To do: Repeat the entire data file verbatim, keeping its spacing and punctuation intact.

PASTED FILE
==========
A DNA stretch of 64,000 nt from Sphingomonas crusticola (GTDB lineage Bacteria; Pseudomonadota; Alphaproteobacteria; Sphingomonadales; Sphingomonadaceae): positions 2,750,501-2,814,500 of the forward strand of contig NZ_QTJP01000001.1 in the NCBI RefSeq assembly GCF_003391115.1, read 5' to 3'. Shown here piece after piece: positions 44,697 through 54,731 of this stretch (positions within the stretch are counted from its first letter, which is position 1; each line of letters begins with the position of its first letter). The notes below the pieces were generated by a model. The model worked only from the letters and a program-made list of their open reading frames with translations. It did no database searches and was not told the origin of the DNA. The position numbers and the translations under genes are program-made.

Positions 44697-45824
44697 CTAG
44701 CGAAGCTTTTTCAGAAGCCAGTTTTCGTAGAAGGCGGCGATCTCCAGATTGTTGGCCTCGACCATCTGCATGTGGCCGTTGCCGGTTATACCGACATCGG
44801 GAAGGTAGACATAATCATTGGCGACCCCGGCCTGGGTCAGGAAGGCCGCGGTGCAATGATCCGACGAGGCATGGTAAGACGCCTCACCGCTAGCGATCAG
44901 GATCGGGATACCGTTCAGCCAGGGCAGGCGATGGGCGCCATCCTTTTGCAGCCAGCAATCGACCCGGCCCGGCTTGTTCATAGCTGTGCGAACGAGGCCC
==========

A DNA stretch of 64,000 nt from Sphingomonas crusticola (GTDB lineage Bacteria; Pseudomonadota; Alphaproteobacteria; Sphingomonadales; Sphingomonadaceae): positions 2,750,501-2,814,500 of the forward strand of contig NZ_QTJP01000001.1 in the NCBI RefSeq assembly GCF_003391115.1, read 5' to 3'. Shown here piece after piece: positions 44,697 through 54,731 of this stretch (positions within the stretch are counted from its first letter, which is position 1; each line of letters begins with the position of its first letter). The notes below the pieces were generated by a model. The model worked only from the letters and a program-made list of their open reading frames with translations. It did no database searches and was not told the origin of the DNA. The position numbers and the translations under genes are program-made.

Positions 44697-45824
44697 CTAG
44701 CGAAGCTTTTTCAGAAGCCAGTTTTCGTAGAAGGCGGCGATCTCCAGATTGTTGGCCTCGACCATCTGCATGTGGCCGTTGCCGGTTATACCGACATCGG
44801 GAAGGTAGACATAATCATTGGCGACCCCGGCCTGGGTCAGGAAGGCCGCGGTGCAATGATCCGACGAGGCATGGTAAGACGCCTCACCGCTAGCGATCAG
44901 GATCGGGATACCGTTCAGCCAGGGCAGGCGATGGGCGCCATCCTTTTGCAGCCAGCAATCGACCCGGCCCGGCTTGTTCATAGCTGTGCGAACGAGGCCC